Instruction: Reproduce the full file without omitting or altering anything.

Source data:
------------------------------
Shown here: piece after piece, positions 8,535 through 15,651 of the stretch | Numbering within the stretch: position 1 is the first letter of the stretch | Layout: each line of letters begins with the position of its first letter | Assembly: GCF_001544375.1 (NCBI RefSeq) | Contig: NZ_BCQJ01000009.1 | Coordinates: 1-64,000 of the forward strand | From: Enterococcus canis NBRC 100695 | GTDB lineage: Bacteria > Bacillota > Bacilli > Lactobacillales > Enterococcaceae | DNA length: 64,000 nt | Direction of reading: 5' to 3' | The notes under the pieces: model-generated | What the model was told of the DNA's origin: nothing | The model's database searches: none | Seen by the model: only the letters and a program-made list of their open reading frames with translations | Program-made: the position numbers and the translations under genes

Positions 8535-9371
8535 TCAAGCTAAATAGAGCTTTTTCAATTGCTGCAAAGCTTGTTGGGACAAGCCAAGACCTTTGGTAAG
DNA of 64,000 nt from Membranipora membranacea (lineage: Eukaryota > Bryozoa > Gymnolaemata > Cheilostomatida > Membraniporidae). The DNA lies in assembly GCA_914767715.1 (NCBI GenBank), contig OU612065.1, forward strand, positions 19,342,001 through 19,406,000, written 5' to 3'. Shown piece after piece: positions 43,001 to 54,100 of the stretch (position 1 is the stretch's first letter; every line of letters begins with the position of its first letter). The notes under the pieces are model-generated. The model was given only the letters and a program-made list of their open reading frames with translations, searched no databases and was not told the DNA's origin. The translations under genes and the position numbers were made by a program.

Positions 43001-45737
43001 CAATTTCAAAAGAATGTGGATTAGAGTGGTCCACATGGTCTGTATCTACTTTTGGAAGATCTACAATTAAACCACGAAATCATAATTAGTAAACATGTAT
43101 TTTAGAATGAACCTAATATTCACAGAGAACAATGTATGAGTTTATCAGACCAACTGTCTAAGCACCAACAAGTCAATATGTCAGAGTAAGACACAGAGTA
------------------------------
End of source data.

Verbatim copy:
Shown here: piece after piece, positions 8,535 through 15,651 of the stretch | Numbering within the stretch: position 1 is the first letter of the stretch | Layout: each line of letters begins with the position of its first letter | Assembly: GCF_001544375.1 (NCBI RefSeq) | Contig: NZ_BCQJ01000009.1 | Coordinates: 1-64,000 of the forward strand | From: Enterococcus canis NBRC 100695 | GTDB lineage: Bacteria > Bacillota > Bacilli > Lactobacillales > Enterococcaceae | DNA length: 64,000 nt | Direction of reading: 5' to 3' | The notes under the pieces: model-generated | What the model was told of the DNA's origin: nothing | The model's database searches: none | Seen by the model: only the letters and a program-made list of their open reading frames with translations | Program-made: the position numbers and the translations under genes

Positions 8535-9371
8535 TCAAGCTAAATAGAGCTTTTTCAATTGCTGCAAAGCTTGTTGGGACAAGCCAAGACCTTTGGTAAG
DNA of 64,000 nt from Membranipora membranacea (lineage: Eukaryota > Bryozoa > Gymnolaemata > Cheilostomatida > Membraniporidae). The DNA lies in assembly GCA_914767715.1 (NCBI GenBank), contig OU612065.1, forward strand, positions 19,342,001 through 19,406,000, written 5' to 3'. Shown piece after piece: positions 43,001 to 54,100 of the stretch (position 1 is the stretch's first letter; every line of letters begins with the position of its first letter). The notes under the pieces are model-generated. The model was given only the letters and a program-made list of their open reading frames with translations, searched no databases and was not told the DNA's origin. The translations under genes and the position numbers were made by a program.

Positions 43001-45737
43001 CAATTTCAAAAGAATGTGGATTAGAGTGGTCCACATGGTCTGTATCTACTTTTGGAAGATCTACAATTAAACCACGAAATCATAATTAGTAAACATGTAT
43101 TTTAGAATGAACCTAATATTCACAGAGAACAATGTATGAGTTTATCAGACCAACTGTCTAAGCACCAACAAGTCAATATGTCAGAGTAAGACACAGAGTA